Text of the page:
If you accidentally share your password with someone else, or believe your password may have been compromised or stolen, be sure to change it immediately and contact the IT team.

---

To learn more, view the SANS Securing the Human video titled Passwords.

Email, Phishing, and Messaging

Email, Phishing, and Messaging

Phishing is a type of social engineering attack. It works by an attacker sending you an email or message that tricks you into believing it is real, such as pretending to come from your bank or a well-known store. The email then fools you into taking an action, such as clicking on a link, opening an attachment or completing a form. Taking any one of these seemingly harmless actions could infect your computer.

Be suspicious of any messages requesting highly sensitive information, such as your credit card number or password.

If you receive a message from someone you know, but the tone or message just does not sound like him or her, be suspicious. Call the sender to verify they sent it. It is easy for a cyber attacker to create an email that appears to be from a friend or coworker.

In addition to phishing, you can be your own greatest risk. It is very easy to accidentally email or message the wrong person. For example, with email features like auto-complete, you may try to email someone in finance, but accidentally end up emailing an old friend. Always check that you are emailing the correct person before sending your email, especially when sending something sensitive. Also, remember that once you send an email, that email is no longer under your control. It could be forwarded to others whom you never intended to have read it.

If you are not sure if an email or message is a phishing attack, contact the IT team.

---

To learn more, view the SANS Securing the Human video titled Email, Phishing, and Messaging.


Browsing

Browsing

Browsers are one of the primary ways we interact with the Internet. As a result, browsers are primary targets for cyber attackers.

Always use the latest version of your browser. Updated browsers have the latest security patches and are much harder to hack into. Not sure if you have the latest browser update? Contact the IT team to confirm.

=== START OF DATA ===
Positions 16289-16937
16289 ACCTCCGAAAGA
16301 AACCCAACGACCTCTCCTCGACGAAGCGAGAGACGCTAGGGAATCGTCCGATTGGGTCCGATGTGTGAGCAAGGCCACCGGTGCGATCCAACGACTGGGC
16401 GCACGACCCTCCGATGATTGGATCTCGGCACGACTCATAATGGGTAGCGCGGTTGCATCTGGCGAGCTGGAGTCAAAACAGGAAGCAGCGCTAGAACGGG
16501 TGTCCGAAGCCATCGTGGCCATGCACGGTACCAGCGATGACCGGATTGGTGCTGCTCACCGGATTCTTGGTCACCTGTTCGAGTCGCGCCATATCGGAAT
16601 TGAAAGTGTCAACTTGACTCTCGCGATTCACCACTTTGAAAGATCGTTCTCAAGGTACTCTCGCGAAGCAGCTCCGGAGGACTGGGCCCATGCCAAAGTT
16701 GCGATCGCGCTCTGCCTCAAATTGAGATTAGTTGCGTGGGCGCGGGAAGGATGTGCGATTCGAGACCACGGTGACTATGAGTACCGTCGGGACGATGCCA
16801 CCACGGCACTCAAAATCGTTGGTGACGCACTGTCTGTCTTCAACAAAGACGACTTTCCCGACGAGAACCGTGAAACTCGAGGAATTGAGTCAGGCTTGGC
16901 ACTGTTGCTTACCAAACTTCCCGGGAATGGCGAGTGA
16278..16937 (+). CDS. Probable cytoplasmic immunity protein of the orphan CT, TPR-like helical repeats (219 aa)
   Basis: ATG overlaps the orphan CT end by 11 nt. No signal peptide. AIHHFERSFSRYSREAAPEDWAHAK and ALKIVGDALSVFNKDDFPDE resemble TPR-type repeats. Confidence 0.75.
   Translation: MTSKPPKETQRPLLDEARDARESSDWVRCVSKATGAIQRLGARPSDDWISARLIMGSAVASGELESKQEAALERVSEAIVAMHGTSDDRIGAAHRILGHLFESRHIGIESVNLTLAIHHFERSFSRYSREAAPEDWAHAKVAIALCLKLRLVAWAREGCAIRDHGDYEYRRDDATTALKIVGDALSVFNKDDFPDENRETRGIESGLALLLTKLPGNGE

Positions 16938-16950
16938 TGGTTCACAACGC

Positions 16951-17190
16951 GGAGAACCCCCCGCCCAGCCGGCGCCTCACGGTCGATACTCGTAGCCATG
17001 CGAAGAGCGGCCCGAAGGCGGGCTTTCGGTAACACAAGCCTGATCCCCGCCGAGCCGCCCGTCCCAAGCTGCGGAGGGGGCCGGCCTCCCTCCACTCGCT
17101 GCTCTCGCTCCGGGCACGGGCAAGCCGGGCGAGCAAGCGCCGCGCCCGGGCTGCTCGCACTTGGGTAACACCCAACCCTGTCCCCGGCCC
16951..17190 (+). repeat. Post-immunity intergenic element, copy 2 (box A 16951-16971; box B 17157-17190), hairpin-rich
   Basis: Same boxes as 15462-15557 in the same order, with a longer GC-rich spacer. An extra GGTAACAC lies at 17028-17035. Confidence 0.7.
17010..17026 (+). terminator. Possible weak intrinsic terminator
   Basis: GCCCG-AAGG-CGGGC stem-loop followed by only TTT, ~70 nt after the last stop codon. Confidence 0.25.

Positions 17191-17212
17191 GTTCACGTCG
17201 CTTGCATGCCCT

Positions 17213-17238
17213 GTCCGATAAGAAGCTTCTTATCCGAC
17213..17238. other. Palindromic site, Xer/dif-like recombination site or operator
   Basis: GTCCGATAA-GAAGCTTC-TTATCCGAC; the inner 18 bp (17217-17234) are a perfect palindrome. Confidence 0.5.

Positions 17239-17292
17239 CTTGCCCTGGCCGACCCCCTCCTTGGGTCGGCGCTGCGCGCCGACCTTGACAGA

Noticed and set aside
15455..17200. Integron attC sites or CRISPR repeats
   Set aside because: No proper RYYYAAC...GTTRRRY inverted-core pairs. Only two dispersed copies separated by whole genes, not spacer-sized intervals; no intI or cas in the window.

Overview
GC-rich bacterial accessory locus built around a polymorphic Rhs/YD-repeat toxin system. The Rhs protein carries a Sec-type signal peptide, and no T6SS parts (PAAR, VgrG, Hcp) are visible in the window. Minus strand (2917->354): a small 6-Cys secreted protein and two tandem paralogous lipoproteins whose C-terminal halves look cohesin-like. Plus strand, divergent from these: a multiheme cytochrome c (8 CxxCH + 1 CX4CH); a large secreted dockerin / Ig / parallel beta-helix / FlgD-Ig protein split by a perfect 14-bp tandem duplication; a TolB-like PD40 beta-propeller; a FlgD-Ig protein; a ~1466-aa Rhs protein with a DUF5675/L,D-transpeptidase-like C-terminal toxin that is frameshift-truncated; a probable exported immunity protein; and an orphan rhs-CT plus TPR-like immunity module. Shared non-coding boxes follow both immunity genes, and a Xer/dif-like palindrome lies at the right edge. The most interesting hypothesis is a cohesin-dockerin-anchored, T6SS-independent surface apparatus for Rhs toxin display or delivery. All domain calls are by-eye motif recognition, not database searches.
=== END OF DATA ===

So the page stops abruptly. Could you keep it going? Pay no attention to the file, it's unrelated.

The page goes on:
Stay safe online by not connecting to websites when you receive a warning. Modern browsers can recognize certain malicious websites designed to cause you harm. If your browser warns you that the website you are about to visit is dangerous, close it and find the information on a safer website.

---

To learn more, view the SANS Securing the Human video titled Browsing.

Data Destruction

Data Destruction

The goal of disposing data is to ensure that it cannot be recovered. Utilize our shredding bins to securely dispose of paper documents. If you find confidential data on your hard drive, be sure to delete the file(s) AND empty the trash can. CDs and thumb drives that contain confidential data can be given to the IT team to be properly destroyed.

---

To learn more, view the SANS Securing the Human video titled Data Destruction.

Working Remotely

Working Remotely

Technology is enabling more and more of us to work away from the office, either from home or while on the road. This gives you tremendous flexibility, but also has certain risks.

Ensure that only authorized individuals have access to any system used for work. For example children, guests or other household members may not have access to or use your work computer.

While at home or traveling, ensure that any devices you use for work are physically secure. For example, if you must leave your laptop in your car, first secure it in your trunk. If you are using your laptop at a conference all day, consider using a laptop cable lock to secure it. In addition, always double check and be sure you do not forget your devices while traveling, such as when you go through security at the airport, dropping off a car rental or when checking out of your hotel room.

When connecting your laptop or tablet to a public Wi-Fi network like those at an airport lobby, coffee shop or a hotel, remember that other people may be able to monitor your online activities or even attack your device and your communications. Be sure to login into the VPN prior to logging into online systems.

Always be sure to password lock your device whenever you leave it. This protects your device from people walking up to it while you are away and accessing it. Do not allow others to connect devices to your laptop such as their smartphone or USB sticks, as these could be infected as well.

Finally, if you believe any of the devices or systems you use for work have been compromised, lost or stolen report it to the IT team immediately.

---

To learn more, view the SANS Securing the Human video titled Working Remotely.

Help Requests

Help Requests

We have a growing knowledge base of IT topics common to Enrollment Management. You can access it anywhere at any time at emtech.umbc.edu. You can also submit help requests on this website on the Submit a RT Ticket tab. Help requests are answered within 24 hours, unless it is an emergency.

Conclusion

Conclusion

We hope our training has made you feel more confident to protect yourself against today’s cyber attackers. Remember, cyber attacks can happen anytime and anywhere. While technology can help protect us, you are ultimately the best defense we have. When you do your part to help protect our systems, we are all safer and more secure. If ever you have any questions about information security, please contact the IT team.